Poetic metre as a function of language: linguistic grounds for metrical variation in Estonian runosongs
Keywords:runosong, metre, language, variability, language history, folklore
The article focuses on the relationship of language and metre in case of oral poetry, more exactly, to what extent and through which processes the changes in language have induced the changes in metre in case of Estonian runosong, a branch of common Finnic poetic-musical tradition. The Estonian language has gone through a series of notable phonological changes during approximately last 500 to 700 years that have systematically shortened the word forms; the extent of these changes varies across dialects. At the same time the language of runosongs has partly resisted these changes, and partly adopted; the archaic and new word forms are in concurrent use, and vary geographically. The metre of Estonian runosongs appears to be a transitional form from quantitative runosong metre (Kalevala metre) to the accentual runosong metre (both of them syllabic metres). The current study shows that the transition depends directly on the average syllabic length of the words in runosongs (the longer the words, the more quantitative the metre, and vice versa), which in turn is induced by the shortening of words in dialectal language. The closer look at the points of tensions between the metre and language, i.e. the geographical distribution of the morphological forms that are critical for building the verses in quantitative metre and have been systematically retained in runosongs (but shortened in language) shows that in two metrically innovative areas runosongs have given up preserving the archaic word forms, while in big central area between a linguistically and metrically conservative centre in the North-East of Estonia and two innovation centres in Western and Southeastern Estonia the archaic and newer word forms are used concurrently. The slight difference between the metre of western and southeastern runosongs follows the prosodic patterns of dialectal language.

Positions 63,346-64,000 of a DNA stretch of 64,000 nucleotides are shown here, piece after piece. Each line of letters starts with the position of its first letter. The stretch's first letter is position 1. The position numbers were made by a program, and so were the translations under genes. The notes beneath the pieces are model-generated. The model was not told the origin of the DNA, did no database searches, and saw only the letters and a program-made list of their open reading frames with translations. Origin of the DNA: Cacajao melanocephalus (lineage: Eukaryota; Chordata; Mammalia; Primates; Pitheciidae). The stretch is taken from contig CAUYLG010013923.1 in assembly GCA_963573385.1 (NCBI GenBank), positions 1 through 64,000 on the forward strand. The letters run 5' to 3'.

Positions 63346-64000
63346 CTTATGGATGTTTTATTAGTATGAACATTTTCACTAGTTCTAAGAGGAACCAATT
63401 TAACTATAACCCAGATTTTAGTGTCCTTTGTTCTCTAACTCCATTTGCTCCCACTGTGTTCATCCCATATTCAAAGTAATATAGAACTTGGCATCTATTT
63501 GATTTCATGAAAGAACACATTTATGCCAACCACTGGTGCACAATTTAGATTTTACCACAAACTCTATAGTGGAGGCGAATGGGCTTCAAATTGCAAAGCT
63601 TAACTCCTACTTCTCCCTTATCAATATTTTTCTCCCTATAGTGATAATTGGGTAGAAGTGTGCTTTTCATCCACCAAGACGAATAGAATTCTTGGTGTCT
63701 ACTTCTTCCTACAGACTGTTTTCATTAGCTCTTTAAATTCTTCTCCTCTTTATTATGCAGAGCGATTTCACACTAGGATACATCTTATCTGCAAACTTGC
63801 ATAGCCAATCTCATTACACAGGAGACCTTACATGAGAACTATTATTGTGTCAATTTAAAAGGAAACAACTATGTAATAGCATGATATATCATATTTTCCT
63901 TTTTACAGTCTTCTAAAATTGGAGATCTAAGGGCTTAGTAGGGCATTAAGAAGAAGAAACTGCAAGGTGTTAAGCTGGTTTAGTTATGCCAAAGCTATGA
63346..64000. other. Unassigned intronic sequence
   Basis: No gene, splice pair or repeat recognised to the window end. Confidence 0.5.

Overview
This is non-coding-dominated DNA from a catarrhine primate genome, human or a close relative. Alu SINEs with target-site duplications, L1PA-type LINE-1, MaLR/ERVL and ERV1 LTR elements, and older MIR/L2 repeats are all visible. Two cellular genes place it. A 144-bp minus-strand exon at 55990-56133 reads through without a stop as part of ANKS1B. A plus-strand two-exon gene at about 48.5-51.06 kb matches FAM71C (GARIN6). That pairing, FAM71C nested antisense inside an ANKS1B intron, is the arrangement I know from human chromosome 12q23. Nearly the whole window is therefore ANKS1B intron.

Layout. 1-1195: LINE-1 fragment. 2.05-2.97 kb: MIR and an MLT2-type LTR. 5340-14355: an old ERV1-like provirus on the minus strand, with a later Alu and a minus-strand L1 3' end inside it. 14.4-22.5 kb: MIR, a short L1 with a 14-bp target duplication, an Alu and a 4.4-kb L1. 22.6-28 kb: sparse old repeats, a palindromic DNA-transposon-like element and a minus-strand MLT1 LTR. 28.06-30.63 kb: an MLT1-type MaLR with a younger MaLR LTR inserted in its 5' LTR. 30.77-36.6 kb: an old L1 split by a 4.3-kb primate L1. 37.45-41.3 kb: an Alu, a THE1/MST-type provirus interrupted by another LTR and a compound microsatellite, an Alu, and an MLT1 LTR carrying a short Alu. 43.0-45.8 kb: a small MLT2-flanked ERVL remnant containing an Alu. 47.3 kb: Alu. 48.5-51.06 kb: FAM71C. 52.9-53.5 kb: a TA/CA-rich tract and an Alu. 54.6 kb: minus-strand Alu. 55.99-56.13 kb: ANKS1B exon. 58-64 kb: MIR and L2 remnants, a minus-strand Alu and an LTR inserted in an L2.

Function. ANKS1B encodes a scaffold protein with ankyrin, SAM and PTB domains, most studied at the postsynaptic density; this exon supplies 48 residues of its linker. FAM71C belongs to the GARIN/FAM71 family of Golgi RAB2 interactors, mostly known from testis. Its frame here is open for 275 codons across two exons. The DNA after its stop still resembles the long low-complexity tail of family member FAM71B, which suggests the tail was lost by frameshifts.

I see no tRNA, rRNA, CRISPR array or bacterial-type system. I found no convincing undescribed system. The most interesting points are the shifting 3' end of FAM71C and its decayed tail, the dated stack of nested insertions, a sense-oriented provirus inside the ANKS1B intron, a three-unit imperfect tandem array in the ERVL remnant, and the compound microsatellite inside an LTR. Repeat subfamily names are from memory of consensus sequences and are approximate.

The side topic of the article discusses the questions of the evolution of runosong in the light of newer theories of emergence of Finnic languages (in the first millennium BC) and poetic system of runosongs, but apparently the metrical variation of runosong is entirely explicable by the impact of much later language changes (approximately 500 to 700 years ago) and seems not to be able to answer the questions related to the emergence of the poetic tradition.